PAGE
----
During her shakedown training, OKLAHOMA CITY became the first combatant unit of the Pacific Fleet to fire a TALOS guided missile successfully. Following shakedown, she participated in several major training exercises while serving as flagship for CruDiv 3 and CruDesFlot 9, then departed 1 December 1961 for a six-month deployment in WestPac. She arrived in Yokosuka, Japan 20 December where six days later she became flagship for Commander, U.S. 7th Fleet. The ship participated in SEATO training operations, received two awards for operational excellence, and served as an ambassador of good will to several cities in the Far East. She then returned to Long Beach, California, 12 June 1962 and spent the next several months conducting local training operations and upkeep work. On 14 December she entered the Long Beach Naval Shipyard for restricted availability followed by an extensive overhaul.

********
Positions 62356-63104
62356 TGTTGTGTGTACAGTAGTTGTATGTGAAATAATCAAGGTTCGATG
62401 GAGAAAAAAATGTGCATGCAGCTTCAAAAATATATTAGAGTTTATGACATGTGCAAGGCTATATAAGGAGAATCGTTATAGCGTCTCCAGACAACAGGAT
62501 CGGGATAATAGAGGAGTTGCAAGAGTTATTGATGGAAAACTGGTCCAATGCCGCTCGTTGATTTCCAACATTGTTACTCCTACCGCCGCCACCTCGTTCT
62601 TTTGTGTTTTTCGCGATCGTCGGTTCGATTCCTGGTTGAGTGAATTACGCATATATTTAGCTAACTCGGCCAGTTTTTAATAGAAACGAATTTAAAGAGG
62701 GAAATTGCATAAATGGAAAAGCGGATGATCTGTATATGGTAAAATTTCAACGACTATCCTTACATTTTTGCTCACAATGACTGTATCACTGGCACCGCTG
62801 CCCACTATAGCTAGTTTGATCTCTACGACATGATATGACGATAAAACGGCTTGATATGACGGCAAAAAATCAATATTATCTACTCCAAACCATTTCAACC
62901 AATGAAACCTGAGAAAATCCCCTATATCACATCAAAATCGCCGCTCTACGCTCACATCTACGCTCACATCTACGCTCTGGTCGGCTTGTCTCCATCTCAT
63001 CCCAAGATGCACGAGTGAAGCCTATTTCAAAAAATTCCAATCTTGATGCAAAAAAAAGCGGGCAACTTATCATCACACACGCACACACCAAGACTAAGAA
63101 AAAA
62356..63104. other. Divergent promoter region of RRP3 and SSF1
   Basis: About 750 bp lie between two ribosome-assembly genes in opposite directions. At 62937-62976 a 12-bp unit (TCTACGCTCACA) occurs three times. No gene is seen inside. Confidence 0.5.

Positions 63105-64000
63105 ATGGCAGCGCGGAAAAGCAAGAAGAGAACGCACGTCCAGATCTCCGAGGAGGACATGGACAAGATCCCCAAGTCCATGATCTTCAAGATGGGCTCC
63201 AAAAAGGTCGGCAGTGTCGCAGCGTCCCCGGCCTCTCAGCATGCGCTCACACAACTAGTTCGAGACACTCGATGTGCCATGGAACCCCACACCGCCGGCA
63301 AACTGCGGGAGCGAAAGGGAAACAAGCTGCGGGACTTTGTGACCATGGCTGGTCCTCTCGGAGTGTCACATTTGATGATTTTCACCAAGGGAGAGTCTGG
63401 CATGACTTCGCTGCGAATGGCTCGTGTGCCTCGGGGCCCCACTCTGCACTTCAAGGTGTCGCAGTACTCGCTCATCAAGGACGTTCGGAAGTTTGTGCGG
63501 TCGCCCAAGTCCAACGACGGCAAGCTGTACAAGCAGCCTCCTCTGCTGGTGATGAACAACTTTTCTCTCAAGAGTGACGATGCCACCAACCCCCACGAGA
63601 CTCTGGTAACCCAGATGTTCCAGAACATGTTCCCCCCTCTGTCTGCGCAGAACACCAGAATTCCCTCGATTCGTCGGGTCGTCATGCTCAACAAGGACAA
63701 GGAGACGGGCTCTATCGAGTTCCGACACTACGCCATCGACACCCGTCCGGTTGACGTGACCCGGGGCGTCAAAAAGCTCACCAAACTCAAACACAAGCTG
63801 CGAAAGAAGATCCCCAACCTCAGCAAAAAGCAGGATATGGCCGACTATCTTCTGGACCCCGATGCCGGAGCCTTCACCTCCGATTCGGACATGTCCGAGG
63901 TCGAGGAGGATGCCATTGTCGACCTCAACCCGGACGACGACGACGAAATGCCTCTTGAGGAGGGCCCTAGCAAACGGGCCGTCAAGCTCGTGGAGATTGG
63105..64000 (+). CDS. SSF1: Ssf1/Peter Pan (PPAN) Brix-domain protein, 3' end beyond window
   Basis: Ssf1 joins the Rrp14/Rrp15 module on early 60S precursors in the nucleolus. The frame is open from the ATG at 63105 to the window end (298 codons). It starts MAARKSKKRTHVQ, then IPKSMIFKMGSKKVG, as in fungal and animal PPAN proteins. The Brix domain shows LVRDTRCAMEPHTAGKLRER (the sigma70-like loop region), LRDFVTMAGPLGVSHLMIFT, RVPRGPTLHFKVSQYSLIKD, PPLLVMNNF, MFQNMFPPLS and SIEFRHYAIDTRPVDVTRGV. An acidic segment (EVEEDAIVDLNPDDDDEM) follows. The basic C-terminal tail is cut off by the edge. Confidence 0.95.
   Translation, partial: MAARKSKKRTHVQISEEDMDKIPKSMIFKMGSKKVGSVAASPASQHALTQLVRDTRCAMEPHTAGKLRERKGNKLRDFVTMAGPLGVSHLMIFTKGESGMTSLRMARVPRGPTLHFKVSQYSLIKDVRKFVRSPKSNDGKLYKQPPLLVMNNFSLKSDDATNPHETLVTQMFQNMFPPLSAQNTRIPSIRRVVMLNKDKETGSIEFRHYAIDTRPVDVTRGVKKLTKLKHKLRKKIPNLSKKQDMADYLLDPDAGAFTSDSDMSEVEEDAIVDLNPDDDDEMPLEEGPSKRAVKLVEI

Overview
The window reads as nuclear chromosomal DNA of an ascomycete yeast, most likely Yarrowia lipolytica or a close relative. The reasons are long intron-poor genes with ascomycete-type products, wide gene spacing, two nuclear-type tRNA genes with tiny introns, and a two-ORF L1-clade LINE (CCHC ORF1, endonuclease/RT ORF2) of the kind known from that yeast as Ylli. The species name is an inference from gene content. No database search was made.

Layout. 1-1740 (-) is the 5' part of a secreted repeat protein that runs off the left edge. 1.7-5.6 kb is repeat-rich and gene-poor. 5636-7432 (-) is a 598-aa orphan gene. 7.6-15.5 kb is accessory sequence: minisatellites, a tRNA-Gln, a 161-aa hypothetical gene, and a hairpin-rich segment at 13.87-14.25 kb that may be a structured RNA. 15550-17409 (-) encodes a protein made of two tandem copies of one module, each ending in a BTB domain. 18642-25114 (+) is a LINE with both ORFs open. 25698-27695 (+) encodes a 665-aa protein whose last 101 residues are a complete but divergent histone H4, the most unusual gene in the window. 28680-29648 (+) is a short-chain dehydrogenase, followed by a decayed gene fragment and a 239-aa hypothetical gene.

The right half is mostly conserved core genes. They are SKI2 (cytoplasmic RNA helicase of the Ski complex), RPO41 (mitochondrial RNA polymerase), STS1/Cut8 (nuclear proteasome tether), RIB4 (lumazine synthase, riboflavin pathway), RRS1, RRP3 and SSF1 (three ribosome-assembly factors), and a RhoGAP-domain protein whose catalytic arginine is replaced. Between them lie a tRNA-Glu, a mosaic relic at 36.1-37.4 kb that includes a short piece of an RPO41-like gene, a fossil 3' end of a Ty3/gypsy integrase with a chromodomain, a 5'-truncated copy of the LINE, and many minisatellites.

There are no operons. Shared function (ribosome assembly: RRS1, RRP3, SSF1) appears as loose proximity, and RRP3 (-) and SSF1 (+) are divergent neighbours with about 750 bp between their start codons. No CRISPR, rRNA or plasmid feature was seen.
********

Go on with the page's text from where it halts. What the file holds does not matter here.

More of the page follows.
In early 1964, OKLAHOMA CITY began refresher training in Southern California waters to prepare for a lengthy deployment, then departed for Yokosuka where she arrived 7 July to assume her duties again as 7th Fleet flagship. Shortly thereafter, North Vietnamese gunboats attacked U.S. destroyers in the Tonkin Gulf and OKLAHOMA CITY quickly began a 25-day alert in the Gulf. Training exercises and operational visits to various ports in the Far East followed, then in June 1965 she began gunfire support missions off Vietnam. When the level of hostilities increased, she began to spend more and more time in the South China Sea and eventually participated in operations “Piranha,” “Double Eagle” “Deckhouse IV,” and “Hastings 11”. After serving as 7th Fleet flagship for two and one-half years, OKLAHOMA CITY returned to San Francisco Bay Naval Shipyard 15 December 1966 for overhaul. Following her yard period, she began refresher training in the Southern California operating area in July, 1967, and continued those exercises and intermittent calls to West Coast ports until she deployed again to WestPac 7 November 1968; the start of an eleven-year-long deployment. Homeported in Japan, she travelled widely in the Far East, representing the United States in peaceful visits to nations in the region. OKLAHOMA CITY also made frequent Vietnam War cruises during the next four years, shelling targets ashore with her six and five-inch guns and employing her advanced radars and communications equipment to support the air campaign against North Vietnamese forces. Redesignated CG 5 in mid-1975, she remained in her fleet flagship role until October 1979, when USS BLUE RIDGE (LCC 19) took her place. Decommissioned in mid-December 1979, very soon after returning to the United States, USS OKLAHOMA CITY was part of the Pacific Reserve Fleet until stricken from the Naval Vessel Register in August 1982. However, she stayed in Navy (and later in Maritime Administration) custody for many years more, finally being sunk as a target during combat exercises off Guam on 26 March 1999.